This paper argues that there is a moderate to high risk that Egypt will develop both food and water crises in the next decade.
With approximately 83 million people, Egypt is the most populous country in the Middle East. Its population density has roughly doubled over the last three decades, which has placed enormous pressure on its food and water security. The fertile land on either side of the Nile River and in the Nile Delta, has supported agricultural activity for thousands of years. These areas, however, are in decline, due to soil erosion, desertification and salinity. A diminishing capacity to produce food is the result. Environmental and political factors also threaten Egypt’s water supply. The actions of Egypt’s new government will play a significant role in the future state of the country’s food and water security.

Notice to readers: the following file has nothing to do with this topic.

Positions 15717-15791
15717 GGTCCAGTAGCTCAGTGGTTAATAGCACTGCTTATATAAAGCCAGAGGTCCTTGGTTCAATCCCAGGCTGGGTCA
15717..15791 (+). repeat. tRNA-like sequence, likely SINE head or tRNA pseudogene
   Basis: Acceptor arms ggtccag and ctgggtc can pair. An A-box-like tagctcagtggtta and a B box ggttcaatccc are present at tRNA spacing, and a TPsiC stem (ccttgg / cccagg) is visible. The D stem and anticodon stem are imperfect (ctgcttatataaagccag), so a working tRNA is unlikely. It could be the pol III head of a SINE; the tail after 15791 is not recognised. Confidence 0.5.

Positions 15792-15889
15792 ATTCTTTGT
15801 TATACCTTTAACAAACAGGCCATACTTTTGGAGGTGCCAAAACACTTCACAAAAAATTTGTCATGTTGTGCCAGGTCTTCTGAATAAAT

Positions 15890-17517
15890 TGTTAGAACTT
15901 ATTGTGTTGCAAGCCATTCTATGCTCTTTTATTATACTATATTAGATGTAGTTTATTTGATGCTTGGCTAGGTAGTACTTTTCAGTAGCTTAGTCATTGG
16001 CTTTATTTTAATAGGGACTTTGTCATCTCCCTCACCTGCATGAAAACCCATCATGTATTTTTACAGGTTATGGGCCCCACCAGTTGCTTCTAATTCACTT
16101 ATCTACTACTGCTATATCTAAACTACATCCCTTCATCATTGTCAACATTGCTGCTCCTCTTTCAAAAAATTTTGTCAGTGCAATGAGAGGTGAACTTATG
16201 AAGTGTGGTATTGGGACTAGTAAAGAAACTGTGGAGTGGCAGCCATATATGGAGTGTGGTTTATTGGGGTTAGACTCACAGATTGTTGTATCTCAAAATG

- Fifteen million Egyptians do not earn a sufficient income to purchase an adequate level of nutrition. Income constraints limit the consumption choices of those most vulnerable to food insecurity.
- Economic, political and environmental challenges place restrictions on domestic food production. Increasing food imports, together with reclaiming land for greater food production, is imperative for ensuring the food security of Egypt’s rapidly growing population.
- Egypt experiences an annual water shortfall of 7 billion cubic metres. Its traditional control over the Nile river, the predominate source of fresh water, is being increasingly challenged by neighbouring countries.
- As Egypt undergoes its democratic transition, it faces a moderate to high risk of developing food and water crises over the next decade.